Q: How do I use my own custom keys to encrypt the data in Amazon MQ?
Amazon MQ supports the AWS Key Management Service (AWS KMS) to create and manage keys for at-rest encryption of your data in Amazon MQ. When you create a broker, you can select the KMS key used to encrypt your data for Amazon MQ for ActiveMQ from the following three options: a KMS key in the Amazon MQ service account, a KMS key in your account that Amazon MQ creates and manages, or a KMS key in your account that you create and manage. For Amazon MQ for RabbitMQ a KMS key in the Amazon MQ service account is used. In addition to encryption at rest, all data transferred between Amazon MQ and client applications is securely transmitted using TLS/SSL.
Q: How can I monitor my broker instances, queues, and topics?
Amazon MQ and Amazon CloudWatch are integrated so you can view and analyze metrics for your broker instances, as well as your queues and topics. You can view and analyze metrics from the Amazon MQ console, the CloudWatch console, the command line, or programmatically. Metrics are automatically collected and pushed to CloudWatch every minute.
Q: Does Amazon MQ have a Service Level Agreement?
Yes. AWS will use commercially reasonable efforts to make Active/Standby ActiveMQ Brokers, and RabbitMQ Clusters, available with a Monthly Uptime Percentage of at least 99.9% during any monthly billing cycle (the "Service Commitment"). In the event Amazon MQ does not meet the Monthly Uptime Percentage commitment, you will be eligible to receive a Service Credit. For details, please review the full Amazon MQ Service Level Agreement.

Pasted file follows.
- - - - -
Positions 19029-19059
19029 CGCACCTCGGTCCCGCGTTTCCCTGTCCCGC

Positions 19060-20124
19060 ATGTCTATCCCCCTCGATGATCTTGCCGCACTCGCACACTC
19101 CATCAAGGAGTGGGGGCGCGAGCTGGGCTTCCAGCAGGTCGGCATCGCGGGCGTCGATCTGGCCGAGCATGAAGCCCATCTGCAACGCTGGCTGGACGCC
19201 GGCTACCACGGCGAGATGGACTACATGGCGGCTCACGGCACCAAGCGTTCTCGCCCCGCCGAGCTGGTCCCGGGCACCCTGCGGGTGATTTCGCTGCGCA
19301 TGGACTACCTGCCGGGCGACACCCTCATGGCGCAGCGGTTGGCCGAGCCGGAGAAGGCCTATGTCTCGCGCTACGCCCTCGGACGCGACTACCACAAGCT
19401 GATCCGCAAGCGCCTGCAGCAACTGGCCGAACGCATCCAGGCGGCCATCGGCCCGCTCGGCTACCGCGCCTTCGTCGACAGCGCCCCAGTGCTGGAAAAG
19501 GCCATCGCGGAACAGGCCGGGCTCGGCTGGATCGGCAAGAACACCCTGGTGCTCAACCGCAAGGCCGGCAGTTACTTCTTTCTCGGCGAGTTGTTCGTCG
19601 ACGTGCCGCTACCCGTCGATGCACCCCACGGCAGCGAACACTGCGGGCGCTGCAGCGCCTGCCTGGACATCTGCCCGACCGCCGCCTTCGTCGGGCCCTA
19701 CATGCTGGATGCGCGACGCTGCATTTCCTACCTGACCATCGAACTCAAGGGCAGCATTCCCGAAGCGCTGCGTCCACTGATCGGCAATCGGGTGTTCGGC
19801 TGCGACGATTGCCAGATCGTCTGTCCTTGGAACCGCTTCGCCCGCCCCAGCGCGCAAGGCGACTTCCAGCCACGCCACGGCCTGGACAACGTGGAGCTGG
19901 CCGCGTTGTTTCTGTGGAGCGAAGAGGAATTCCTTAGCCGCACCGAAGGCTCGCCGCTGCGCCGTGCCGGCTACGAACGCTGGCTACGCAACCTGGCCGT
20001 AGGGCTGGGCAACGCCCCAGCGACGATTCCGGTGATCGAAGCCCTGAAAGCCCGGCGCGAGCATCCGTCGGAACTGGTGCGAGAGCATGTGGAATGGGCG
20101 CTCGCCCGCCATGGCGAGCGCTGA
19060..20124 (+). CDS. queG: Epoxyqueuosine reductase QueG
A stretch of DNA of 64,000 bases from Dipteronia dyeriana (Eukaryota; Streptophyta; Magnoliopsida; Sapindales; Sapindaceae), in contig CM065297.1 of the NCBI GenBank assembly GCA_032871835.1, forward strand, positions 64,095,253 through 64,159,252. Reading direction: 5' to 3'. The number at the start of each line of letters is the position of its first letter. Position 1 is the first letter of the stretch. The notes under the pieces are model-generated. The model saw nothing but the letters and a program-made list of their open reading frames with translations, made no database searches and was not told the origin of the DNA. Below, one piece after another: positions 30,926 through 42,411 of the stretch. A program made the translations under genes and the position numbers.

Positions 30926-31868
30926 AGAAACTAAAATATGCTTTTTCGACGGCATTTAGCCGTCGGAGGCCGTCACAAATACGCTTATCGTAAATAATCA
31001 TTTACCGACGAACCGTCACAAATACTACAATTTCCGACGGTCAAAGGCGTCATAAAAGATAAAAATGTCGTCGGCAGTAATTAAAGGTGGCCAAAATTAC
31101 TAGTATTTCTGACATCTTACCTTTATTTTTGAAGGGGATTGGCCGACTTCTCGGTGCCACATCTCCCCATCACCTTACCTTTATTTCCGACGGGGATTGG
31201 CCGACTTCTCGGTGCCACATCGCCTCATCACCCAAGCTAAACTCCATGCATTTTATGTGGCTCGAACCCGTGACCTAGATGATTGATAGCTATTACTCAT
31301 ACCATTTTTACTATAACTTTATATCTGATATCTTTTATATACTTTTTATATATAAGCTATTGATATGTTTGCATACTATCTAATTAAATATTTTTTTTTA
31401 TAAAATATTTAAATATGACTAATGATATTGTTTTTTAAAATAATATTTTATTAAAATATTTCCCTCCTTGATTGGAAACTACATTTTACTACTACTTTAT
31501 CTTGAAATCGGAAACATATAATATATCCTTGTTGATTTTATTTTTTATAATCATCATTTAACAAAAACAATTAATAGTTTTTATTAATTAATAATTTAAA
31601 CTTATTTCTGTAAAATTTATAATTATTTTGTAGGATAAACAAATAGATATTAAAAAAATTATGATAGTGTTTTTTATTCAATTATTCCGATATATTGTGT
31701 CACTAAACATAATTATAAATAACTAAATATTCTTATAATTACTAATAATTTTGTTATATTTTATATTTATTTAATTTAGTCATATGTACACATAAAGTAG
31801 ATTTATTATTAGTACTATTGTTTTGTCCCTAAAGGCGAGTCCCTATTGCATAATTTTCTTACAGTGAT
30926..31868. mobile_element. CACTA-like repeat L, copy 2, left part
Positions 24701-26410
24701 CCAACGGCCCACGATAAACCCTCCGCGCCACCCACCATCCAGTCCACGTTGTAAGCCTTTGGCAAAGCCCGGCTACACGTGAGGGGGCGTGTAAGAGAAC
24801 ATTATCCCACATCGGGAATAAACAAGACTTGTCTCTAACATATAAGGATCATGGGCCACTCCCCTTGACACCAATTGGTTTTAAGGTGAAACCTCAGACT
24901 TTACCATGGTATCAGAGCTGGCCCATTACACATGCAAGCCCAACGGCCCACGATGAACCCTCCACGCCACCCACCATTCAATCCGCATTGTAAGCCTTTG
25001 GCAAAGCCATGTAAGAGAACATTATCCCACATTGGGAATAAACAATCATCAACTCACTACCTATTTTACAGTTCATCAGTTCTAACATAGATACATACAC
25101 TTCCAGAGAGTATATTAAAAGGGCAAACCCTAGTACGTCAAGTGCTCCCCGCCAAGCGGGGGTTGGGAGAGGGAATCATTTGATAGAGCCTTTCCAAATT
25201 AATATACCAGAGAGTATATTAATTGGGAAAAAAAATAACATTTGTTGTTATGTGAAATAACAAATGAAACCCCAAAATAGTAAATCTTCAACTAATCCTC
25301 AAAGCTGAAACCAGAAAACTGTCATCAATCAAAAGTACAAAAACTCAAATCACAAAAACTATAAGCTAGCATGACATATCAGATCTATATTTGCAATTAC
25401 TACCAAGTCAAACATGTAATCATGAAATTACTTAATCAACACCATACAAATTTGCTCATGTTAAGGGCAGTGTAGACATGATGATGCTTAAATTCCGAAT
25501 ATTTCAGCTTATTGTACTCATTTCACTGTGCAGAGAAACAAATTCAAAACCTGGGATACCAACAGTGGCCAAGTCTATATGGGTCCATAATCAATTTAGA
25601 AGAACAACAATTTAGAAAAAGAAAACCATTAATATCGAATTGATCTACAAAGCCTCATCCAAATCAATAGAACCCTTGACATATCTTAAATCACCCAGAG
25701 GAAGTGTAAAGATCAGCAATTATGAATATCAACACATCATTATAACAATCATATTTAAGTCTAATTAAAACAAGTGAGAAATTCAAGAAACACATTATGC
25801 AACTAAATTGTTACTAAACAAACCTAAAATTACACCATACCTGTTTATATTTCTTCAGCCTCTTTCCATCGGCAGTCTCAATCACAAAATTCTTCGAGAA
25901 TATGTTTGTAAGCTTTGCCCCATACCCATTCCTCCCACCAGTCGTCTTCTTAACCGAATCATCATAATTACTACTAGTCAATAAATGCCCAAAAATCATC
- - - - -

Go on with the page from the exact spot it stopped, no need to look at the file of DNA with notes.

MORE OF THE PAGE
Q: What type of storage is available with Amazon MQ for ActiveMQ?
Amazon MQ for ActiveMQ supports two types of broker storage – durability optimized using Amazon Elastic File System (Amazon EFS) and throughput optimized using Amazon Elastic Block Store (EBS). To take advantage of high durability and replication across multiple Availability Zones, use durability optimized brokers backed by Amazon EFS. To take advantage of high throughput for your high volume applications, use throughput optimized brokers backed by EBS. Throughput optimized message brokers reduce the number of brokers required, and cost of operating, high-volume applications using Amazon MQ.
Q: What plugins are available for Amazon MQ for RabbitMQ?
Amazon MQ for RabbitMQ includes the management, shovel, federation, and consistent hash exchange plugins on all brokers.
Q: What is an Amazon MQ network of brokers?
Amazon MQ for ActiveMQ uses the “network of brokers” feature that is part of Apache ActiveMQ. A network of brokers consists of multiple brokers connected together. Brokers in the network share information about the clients and destinations each broker hosts. The brokers use this information to route messages through the network. With Amazon MQ, the brokers in the network can either be active-standby brokers (each active broker in the network has a standby node, with shared storage, that will take over if the active node fails), or single-instance brokers (if the node fails, it will be unavailable until it is restarted). Each broker in the network maintains its own unique message store which is replicated across multiple AZs within a region. The nodes in the network forward messages to each other, so messages are stored by a single broker at any given time.
You should use network of brokers if you require high availability with fast reconnection in the case of broker failure, or if you need the ability to scale horizontally.